Today’s guest blog is from Tharin Phenwan, who is a PhD student at the University of Dundee. Throughout August, the SDRC are celebrating our next generation of researchers by devoting a series of blogs to PhD Students/ Early Career Researchers. Read the series so far here
I am a first-year PhD student at the School of Nursing and Health Science, University of Dundee, under the supervision of Prof Judith Sixsmith, Dr Linda McSwiggan, and Dr Deans Buchanan.
For my PhD project, I am focusing on the contextual factors that affect Advance Care Planning (ACP) initiation in people with dementia and its sustainability in Scotland. Since people with dementia will gradually lose their mental capacity as the disease progresses, it is crucial that they have their ACP put in place before they are unable to raise their needs. Additionally, caring for people with dementia also involves a diverse group of people: family members, healthcare professionals, community, in which they will also be driven by external policies as well. Hence there is a need to understand the complexity of each of the relationships that interact together, and how would we be able to maximise the best outcome for people with dementia, and have their ACP initiated.
Before I started my study last September, I worked as a lecturer at Walailak University School of Medicine in Thailand for 3 years and was recently awarded assistant professorship there. My training as a GP got me interested in this increasing population worldwide. My dissertation during my GP training was about the perception of advance directives and the findings showed a very complex interplay of contextualising factors around decision making and ACP. That has led me to further my interest in PhD.
Apart from my study, I also got involved in various public engagement and academic activities in the UK and Thailand. I am a member of Tayside Palliative and End of Life Care Managed Care Network (Tay PEOLC MCN). We aim to:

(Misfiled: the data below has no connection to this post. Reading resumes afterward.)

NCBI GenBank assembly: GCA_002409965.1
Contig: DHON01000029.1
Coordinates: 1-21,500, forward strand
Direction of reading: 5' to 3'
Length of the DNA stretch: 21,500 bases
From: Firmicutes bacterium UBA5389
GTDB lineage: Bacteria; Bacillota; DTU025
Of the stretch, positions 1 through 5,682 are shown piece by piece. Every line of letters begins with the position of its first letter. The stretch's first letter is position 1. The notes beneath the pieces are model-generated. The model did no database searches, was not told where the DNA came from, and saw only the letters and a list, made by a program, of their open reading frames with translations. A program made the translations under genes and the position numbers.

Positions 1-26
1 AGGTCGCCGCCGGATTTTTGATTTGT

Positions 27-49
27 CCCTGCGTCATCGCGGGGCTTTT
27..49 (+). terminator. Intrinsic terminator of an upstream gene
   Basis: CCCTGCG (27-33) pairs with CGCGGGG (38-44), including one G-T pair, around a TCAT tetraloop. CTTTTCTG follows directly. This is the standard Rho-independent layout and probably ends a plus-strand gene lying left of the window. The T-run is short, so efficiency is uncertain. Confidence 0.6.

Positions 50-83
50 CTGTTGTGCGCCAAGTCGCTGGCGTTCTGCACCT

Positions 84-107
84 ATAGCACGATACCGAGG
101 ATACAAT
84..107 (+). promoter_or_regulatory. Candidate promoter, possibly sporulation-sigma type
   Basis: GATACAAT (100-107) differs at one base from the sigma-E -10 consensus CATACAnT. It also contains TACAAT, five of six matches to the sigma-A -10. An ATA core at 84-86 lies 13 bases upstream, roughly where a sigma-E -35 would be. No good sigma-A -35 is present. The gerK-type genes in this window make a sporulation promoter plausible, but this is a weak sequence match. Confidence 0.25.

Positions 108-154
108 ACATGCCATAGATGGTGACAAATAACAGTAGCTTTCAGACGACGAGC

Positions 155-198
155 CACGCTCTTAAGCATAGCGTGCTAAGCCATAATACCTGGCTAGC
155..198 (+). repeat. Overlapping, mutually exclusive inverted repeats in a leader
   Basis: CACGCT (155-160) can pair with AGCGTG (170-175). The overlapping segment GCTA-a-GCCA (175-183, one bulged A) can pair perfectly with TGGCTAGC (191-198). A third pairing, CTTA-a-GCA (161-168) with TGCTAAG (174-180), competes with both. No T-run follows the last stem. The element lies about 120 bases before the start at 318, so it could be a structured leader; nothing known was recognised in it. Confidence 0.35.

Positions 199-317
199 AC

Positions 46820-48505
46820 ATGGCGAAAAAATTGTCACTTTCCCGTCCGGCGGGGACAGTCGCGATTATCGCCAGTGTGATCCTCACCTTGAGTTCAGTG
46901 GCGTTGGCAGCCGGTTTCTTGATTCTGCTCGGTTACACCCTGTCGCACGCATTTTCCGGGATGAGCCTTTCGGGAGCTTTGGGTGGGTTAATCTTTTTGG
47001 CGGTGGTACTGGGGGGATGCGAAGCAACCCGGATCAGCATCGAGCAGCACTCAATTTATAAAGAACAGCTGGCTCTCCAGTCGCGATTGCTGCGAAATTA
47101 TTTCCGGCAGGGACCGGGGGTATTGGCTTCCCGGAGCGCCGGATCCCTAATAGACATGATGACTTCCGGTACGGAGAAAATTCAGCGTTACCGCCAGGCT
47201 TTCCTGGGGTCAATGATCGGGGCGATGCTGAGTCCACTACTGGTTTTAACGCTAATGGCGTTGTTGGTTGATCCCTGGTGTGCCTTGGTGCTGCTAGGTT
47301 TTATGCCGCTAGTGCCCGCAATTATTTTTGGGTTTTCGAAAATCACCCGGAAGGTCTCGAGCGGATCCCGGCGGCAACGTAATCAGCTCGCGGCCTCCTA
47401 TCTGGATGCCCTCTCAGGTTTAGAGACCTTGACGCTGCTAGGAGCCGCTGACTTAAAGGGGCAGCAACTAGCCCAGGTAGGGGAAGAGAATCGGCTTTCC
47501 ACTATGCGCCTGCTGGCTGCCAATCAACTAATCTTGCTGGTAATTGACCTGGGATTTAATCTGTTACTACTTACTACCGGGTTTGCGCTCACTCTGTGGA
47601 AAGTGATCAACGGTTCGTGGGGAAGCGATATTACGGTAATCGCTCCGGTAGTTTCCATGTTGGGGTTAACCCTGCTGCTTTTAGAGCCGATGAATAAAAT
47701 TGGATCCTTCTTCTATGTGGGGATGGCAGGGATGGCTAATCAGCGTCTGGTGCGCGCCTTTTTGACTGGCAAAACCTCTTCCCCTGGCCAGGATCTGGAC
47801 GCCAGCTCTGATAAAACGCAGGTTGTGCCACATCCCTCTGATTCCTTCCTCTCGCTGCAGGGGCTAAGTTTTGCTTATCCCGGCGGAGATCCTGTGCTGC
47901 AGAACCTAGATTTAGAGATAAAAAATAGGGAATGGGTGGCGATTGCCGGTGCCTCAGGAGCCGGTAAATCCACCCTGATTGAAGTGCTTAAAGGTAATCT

“work together across traditional boundaries to support the planning and delivery of consistent, equitable, high quality services to meet the needs of patients and their families in Tayside. “
I already shared the preliminary findings of my works within the group, with the hope to improve the quality of care for people with dementia in Tayside area.
Back in Thailand, I am an advocate of ACP and palliative care. The NGO group that I am working with, Peaceful Death, aims to raise the importance of ACP and death awareness. Our last national-level project used a card game to raise awareness of death and dying and received overwhelmingly positive feedback from the public. The current project is focusing on the concept of compassionate community, and how we, as a community, will enable people to stay and die at home.
Apart from dementia, my other interests are palliative care and medical education. And I just recently received the Associate Fellowship award from The Association for Medical Education in Europe (AMEE), an award for those who have demonstrated a consistent commitment to medical/health professions education through their scholarly contributions to the field.
University of Dundee profile page: https://discovery.dundee.ac.uk/en/persons/tharin-phenwan
The SDRC will be posting blogs featuring bios from ECRs throughout August. Follow us on Twitter so you know can keep up to date with the series.